For patients with incurable diseases such as Crohn’s disease, new treatments to help maintain symptom remission can provide hope for living a more comfortable life. One proposed treatment under investigation for Crohn’s disease is low dose naltrexone (LDN). Its use in treating Crohn’s disease remains controversial due to the small number of studies that have been conducted and their inconclusive results.
Low dose naltrexone, named as such because it is given in 4.5 mg doses, is an off-label use of naltrexone, an opioid receptor antagonist. According to Crohn’s Forum, chronic administration of opioids inhibits the normal immune response and enhances pro-inflammatory cytokine production. Naltrexone can reverse these immunosuppressive effects by blocking opioid receptors.
Since Crohn’s disease is a type of inflammatory bowel disease, researchers have been interested in administering LDN to combat inflammation in patients. An open-label pilot prospective trial published in The American Journal of Gastroenterology, entitled, “Low-Dose Naltrexone Therapy Improves Active Crohn’s Disease,” by a research group led by Jill Smith, MD, and Ian Zagon, PhD, at Pennsylvania State University first investigated the safety and efficacy of LDN in patients with active Crohn’s disease.
Seventeen patients were studied for twelve weeks while using 4.5 mg naltrexone daily. Inflammatory bowel disease questionnaires (IBDQs), short-form (SF-36) quality of life surveys, and Crohn’s disease activity index (CDAI) scores were assessed before the study, every four weeks during the study, and four weeks past the study.
As a result of LDN treatment, CDAI scores decreased significantly and remained lower than baseline at four weeks beyond the study. Nearly all (89%) of the patients responded to treatment, and 67% achieved remission. No adverse events occurred, and the most common side effect was sleep disturbance.
In addition to this study, two randomized controlled trials of LDN were reviewed by an article published in The Cochrane Library entitled, “Low Dose Naltrexone for Induction of Remission in Crohn’s Disease.” One study evaluated 34 adult patients (18 on 4.5 mg/day LDN and 16 on placebo) to identify safety and efficacy of LDN over 12 weeks, and the other study evaluated 12 pediatric patients for eight weeks to determine the safety and tolerability of LDN.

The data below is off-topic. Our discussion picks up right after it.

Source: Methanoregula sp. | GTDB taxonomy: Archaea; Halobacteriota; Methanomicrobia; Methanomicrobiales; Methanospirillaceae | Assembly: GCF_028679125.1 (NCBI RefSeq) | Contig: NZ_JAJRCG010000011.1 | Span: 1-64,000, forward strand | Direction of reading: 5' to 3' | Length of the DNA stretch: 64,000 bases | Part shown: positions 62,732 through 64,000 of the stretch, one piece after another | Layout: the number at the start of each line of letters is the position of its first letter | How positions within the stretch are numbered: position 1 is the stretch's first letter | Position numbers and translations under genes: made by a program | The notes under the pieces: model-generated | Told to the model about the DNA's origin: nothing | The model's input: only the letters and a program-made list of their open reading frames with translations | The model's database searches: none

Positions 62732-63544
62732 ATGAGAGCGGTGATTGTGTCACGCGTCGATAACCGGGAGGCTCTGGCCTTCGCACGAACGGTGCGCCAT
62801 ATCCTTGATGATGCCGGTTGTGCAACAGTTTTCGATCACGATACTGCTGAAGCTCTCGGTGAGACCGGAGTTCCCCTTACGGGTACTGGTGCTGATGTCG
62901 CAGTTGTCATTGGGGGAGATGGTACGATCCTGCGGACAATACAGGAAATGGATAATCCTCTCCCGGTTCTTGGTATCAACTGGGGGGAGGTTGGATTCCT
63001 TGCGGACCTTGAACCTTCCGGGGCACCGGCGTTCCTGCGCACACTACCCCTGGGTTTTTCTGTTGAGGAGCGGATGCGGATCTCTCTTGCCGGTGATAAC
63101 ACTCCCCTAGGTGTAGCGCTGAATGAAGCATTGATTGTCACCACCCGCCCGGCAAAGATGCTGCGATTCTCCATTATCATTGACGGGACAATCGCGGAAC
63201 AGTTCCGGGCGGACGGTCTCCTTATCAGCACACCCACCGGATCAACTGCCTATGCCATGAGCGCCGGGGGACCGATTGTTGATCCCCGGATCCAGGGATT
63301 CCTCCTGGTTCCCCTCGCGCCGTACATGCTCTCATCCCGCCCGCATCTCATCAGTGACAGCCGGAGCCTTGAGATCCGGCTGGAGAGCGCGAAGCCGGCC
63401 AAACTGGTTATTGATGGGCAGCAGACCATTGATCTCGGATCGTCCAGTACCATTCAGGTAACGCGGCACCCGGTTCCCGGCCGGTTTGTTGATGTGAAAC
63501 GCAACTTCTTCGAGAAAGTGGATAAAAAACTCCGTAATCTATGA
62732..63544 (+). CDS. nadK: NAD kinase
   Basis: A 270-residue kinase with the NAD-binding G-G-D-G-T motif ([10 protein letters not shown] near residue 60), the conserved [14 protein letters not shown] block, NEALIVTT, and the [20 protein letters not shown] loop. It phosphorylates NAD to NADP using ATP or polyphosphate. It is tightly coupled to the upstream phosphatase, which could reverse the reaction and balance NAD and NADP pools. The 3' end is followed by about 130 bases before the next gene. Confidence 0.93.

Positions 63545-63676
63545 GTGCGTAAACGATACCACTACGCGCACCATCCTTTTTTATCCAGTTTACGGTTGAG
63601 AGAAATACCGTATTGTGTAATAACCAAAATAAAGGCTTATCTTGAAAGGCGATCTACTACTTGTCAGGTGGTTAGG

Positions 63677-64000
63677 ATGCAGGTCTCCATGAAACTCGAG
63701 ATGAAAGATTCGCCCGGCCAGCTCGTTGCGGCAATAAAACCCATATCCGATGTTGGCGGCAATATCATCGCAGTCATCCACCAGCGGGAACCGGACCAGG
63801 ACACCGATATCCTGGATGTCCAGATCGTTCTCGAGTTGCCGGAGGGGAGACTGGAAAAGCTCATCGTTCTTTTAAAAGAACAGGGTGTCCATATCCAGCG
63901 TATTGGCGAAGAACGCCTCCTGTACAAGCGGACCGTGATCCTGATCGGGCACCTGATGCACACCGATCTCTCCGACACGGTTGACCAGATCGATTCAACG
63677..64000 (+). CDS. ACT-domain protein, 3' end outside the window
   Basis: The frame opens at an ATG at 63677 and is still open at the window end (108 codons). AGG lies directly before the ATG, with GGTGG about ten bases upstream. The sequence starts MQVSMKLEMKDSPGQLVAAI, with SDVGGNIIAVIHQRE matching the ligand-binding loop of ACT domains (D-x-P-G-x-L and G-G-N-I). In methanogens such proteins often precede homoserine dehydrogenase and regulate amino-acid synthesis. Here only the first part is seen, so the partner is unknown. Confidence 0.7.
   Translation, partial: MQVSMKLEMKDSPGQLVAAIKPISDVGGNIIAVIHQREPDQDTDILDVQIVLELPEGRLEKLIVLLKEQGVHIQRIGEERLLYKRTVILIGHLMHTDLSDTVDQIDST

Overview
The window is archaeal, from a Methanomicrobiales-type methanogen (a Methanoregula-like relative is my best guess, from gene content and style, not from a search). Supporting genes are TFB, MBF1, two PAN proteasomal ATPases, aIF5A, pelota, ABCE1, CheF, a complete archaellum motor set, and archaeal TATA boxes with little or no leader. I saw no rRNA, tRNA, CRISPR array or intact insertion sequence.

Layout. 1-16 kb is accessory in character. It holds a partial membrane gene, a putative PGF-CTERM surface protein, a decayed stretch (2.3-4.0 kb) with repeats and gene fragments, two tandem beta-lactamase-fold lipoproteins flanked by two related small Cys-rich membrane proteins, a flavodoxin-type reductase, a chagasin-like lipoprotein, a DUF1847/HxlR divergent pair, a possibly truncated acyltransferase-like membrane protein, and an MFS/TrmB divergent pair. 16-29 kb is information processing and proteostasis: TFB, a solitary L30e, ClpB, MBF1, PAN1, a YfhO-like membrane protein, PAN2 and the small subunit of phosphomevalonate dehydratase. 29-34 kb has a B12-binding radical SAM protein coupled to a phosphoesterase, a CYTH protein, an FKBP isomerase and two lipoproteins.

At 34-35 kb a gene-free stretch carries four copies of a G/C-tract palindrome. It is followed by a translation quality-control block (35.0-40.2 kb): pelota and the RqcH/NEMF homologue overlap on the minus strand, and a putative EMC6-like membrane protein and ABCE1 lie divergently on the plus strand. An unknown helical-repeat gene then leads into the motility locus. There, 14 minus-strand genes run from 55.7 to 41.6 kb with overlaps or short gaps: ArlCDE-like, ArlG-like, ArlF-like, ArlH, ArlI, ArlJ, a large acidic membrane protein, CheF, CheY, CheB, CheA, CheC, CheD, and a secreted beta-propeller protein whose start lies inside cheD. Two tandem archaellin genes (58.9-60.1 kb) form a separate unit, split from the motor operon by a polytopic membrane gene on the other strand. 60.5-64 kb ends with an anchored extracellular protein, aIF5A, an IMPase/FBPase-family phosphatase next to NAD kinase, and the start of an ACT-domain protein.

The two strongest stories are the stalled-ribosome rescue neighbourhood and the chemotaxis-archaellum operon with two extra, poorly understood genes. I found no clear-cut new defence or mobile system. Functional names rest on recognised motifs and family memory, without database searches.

The studies yielded mixed results. On one hand, a significant difference in clinical response rate was observed for adult LDN patients compared to placebo patients, but on the other, there was no significant difference in remission (neither clinical nor endoscopic). For the pediatric patients, 25% of LDN treated patients achieved clinical remission, while none of the placebo treated patients achieved clinical remission. Looking at both adult and pediatric patients, no serious adverse events were reported.
Evidently, there is insufficient information to determine the efficacy of LDN in patients with active Crohn’s disease. GRADE analyses of the two studies suggested low quality of evidence due to small amounts of data.
To mitigate these inadequacies, a clinical trial has been registered by Santa Barbara Cottage Hospital under the official title, “Low Dose Naltrexone in Symptomatic Inflammatory Bowel Disease,” but is not recruiting. The primary goal of the phase 4 study is to compare LDN against placebo in patients with inflammatory bowel disease, Crohn’s disease, or ulcerative colitis. Efficacy of treatment will be determined by the IBDQ.
It is vital to continue to investigate LDN in patients with Crohn’s disease to establish the safety and efficacy of this off-label medication. Results so far suggest a potential of LDN, but validation is necessary.